Before his retirement I could always make my dad a tie but these days he doesn’t have much use for formal stuff like that. So, for my dad’s new globetrotting lifestyle, I’m celebrating this Father’s Day with these super simple Drawstring Shoe Bags. With Robert Kaufman’s Double Cloth Cotton, an amazing two-sided fabric that gives a nice contrasting pop at the top of the drawstring channel, these bags are perfectly designed for quick crafting and tidy packing!

If, like me, you’ve got a travelling dad (or maybe a grad who’s off on a new adventure) these Drawstring Shoe Bags are just the ticket. With just a half a yard of Double Cloth Cotton, 2 yards of Fettucia Ribbon and some thread, you can sew up this thoughtful gift in a matter of minutes! Happy Father’s Day! -Molly

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Thursday
May152014

Laura's Loop: Edged Linen Wrap

Not much is more meditative to me than crocheting along a hemmed edge. This is not due to expertise; I am a knitter first and foremost. In fact, this is the only type of crochet I know how to do (if you discount making a chain for a provision cast on). But, oh, the joy it brings…

With a single hook in one hand and the softest of yarns flowing through the fingers of my other hand, a rhythm takes over, and in no time, a simple hemmed rectangle has totally transformed into a gorgeous wrap, seemingly with no effort at all. 

I outlined Robert Kaufman’s crisp Waterford Linen with Purl Soho’s merino beauty, Line Weight. Its brilliant color and graphic stitches highlight the natural hand and drape of the Waterford Linen, softening its edge with the wool’s subtle bloom. 

This feminine, modern wrap continues to comfort and soothe me with each wear. I hope you’re inspired to whip one up for those cool summer nights to come. -Laura

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Sunday
May112014

Molly's Sketchbook: The Purl Soho Pup

Turning a pile of fabric and stuffing into a loveable toy animal feels a bit like magic. In fact, when I was a kid I firmly believed that my own bunnies, bears and dogs came to life after I went to sleep. And even now as an adult, whenever I sew a plush creature, I can’t help but feel the thrill of new life. There is something about the last steps of stuffing a new animal and stitching its face that feels more like sprinkling fairy dust than sewing!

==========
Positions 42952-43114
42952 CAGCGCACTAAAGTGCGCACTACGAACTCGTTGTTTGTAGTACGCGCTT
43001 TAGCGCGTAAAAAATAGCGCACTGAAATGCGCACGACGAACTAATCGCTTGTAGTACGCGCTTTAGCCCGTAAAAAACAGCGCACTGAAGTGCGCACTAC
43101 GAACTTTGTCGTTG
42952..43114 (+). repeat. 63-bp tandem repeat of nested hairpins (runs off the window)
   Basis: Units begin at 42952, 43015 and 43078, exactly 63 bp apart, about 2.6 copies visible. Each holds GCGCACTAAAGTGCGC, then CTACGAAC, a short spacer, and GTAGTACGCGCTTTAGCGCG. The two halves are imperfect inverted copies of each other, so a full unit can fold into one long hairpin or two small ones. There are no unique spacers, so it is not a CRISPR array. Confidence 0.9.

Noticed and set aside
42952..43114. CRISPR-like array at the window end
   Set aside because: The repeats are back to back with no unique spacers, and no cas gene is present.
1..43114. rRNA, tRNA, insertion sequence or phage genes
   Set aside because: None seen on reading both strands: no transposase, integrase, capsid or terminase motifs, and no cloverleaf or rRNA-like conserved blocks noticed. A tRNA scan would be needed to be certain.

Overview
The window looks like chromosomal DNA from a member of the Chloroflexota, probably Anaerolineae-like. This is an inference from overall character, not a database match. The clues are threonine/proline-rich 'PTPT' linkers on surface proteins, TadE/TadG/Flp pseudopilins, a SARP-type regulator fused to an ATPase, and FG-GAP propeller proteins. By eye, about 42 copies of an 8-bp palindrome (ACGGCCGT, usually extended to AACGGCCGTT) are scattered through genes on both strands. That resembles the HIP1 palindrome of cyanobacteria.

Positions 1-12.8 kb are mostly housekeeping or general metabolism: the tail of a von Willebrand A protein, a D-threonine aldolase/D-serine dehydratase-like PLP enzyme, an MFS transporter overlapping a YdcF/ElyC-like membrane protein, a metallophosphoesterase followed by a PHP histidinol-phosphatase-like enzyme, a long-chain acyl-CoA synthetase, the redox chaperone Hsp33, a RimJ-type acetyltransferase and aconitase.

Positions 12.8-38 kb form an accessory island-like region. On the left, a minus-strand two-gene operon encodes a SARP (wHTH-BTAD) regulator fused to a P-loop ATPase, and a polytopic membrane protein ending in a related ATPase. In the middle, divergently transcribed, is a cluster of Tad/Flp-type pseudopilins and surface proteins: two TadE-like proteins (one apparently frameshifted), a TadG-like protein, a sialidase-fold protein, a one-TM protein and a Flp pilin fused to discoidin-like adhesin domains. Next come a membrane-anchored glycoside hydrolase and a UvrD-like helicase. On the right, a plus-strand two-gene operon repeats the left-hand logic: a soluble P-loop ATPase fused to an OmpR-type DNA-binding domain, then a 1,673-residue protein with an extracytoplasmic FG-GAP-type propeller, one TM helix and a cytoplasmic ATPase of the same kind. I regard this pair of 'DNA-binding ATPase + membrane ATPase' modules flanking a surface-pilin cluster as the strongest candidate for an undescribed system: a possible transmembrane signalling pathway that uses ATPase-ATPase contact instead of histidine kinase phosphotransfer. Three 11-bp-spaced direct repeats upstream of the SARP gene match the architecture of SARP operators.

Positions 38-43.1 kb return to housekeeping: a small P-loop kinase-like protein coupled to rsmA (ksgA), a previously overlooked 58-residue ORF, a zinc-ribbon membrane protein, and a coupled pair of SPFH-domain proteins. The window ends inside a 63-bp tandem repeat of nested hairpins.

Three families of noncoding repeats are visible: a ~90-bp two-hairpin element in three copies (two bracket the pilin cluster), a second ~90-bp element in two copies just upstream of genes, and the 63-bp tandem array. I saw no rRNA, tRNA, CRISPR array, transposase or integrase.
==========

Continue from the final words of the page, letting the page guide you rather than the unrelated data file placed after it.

Creating the Purl Soho Pup was especially enchanting. With its take-me-home face, you can’t help but love this whimsically hot-doggy pup! Standing 8 1/2 inches tall and stretching 17 inches long our Pup is thoughtfully designed to stand up on its own four legs without sacrificing cuddle-bility to do it. We made our doggies out of Dorr Mill’s soft and huggable Wool Yardage and accented the paws and ears with a splash of Kokka’s handsome Large Gingham and Liberty of London’s pretty Tana Lawn

 

 

The Purl Soho Pup is not difficult to sew, but it does take time and attention, so it’s a great project if you want a bit of a challenge with a big payoff! Everything you need to make one of your own, from the fabric to the stuffing, is in our Purl Soho Pup Kit right here… Just add your own fairy dust! --Molly

P.S. Already have materials? Buy just the Purl Soho Pup Pattern, as a downloadable PDF or a hardcopy, here!